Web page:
2016 Has correction 2016-6-29**Abstract:** Accurate computation of molecular diffusion coefficients in chemically reacting flows can be an expensive procedure, and the use of constant non-unity Lewis numbers has been adopted often as a cheaper alternative. The goal of the current work is to explore the validity and the limitations of the constant non-unity Lewis number approach in the description of molecular mixing in laminar and turbulent flames. To carry out this analysis, three test cases have been selected, including a lean, highly unstable, premi…

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“…This is because the species Lewis numbers vary relatively little through the flame even when using mixture-averaged formulation. 31 Extension of these conclusions to other conditions, such as lean hydrogen/air flames, where thermo-diffusive instabilities occur, is unclear and should be the subject of future work.…”

confidence: 99%

“…This is because the species Lewis numbers vary relatively little through the flame even when using mixture-averaged formulation. 31 Extension of these conclusions to other conditions, such as lean hydrogen/air flames, where thermo-diffusive instabilities occur, is unclear and should be the subject of future work.…”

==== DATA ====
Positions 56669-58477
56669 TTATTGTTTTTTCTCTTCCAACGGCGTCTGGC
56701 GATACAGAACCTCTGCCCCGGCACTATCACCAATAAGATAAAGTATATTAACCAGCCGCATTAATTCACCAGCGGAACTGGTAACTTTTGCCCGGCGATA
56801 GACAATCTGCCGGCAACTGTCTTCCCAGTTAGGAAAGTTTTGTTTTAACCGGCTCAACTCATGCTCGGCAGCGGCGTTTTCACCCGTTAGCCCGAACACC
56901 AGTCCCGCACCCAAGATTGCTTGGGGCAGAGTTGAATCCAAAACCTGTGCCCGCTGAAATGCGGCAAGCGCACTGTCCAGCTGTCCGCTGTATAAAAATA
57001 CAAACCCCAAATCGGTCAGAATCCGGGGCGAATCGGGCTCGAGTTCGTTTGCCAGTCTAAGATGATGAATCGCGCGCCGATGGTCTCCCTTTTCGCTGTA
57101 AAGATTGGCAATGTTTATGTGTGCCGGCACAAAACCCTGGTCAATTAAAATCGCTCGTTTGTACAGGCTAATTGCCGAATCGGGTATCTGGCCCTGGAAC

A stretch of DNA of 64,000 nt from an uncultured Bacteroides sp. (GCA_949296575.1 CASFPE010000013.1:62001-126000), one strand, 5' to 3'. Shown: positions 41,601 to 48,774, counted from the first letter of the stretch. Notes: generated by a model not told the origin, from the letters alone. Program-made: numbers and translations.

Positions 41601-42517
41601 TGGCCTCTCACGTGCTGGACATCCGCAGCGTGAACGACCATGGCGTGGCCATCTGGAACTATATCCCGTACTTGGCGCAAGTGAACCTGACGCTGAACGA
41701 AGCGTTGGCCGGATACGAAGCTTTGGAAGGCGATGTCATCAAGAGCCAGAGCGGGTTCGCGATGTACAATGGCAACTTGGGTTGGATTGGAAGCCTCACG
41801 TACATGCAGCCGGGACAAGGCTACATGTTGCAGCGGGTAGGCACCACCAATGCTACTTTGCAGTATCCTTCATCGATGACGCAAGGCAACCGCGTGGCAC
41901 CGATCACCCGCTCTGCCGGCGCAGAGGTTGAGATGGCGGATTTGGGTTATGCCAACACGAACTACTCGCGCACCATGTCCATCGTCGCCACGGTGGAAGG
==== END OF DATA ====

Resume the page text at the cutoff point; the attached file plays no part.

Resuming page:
confidence: 99%

“…11,30 Constant non-unity Lewis numbers were employed, 31 and the species Lewis numbers are the same as those listed in the work of Savard and Blanquart. 12 The chemical and transport models were compared against experimental data and numerical results using full transport (mixture-averaged formulation).…”

confidence: 99%

“…They reported that methane, n-heptane, iso-octane, and toluene flames have similar normalized turbulent flame speeds and fuel burning rates when neglecting differential diffusion, but flames using the nonunity Lewis number approximation underpredict the normalized flame speed when including differential diffusion due to reduced burning rates [3]. Building on these results, Burali et al [2] evaluated the relative accuracy of the nonunity Lewis number assumption relative to mixture-averaged diffusion for lean, unstable hydrogen/air flames; lean, turbulent n-heptane/air flames; and ethylene/air coflow diffusion flames. Their results demonstrated that the relative error associated with the nonunity Lewis number assumption could be minimized with careful selection of the Lewis number vector for a wide range of flames [2].…”

confidence: 94%

“…This is because calculating diffusion fluxes requires point-wise knowledge of the multicomponent diffusion coefficient matrix, which scales with the number of chemical species squared [1]. The unity Lewis number, non-unity Lewis number, and mixture-averaged diffusion assumptions have been used to reduce the costs associated with mass diffusion by approximating the full diffusion coefficient matrix as a constant scalar value, a constant vector, and a matrix diagonal, respectively [1][2][3][4]. In addition, several approaches, such as those used by Warnatz [5] and Coltrin et al [6], further reduce the system's complexity by approximating multicomponent diffusion processes in terms of equivalent Fickian processes.…”

confidence: 99%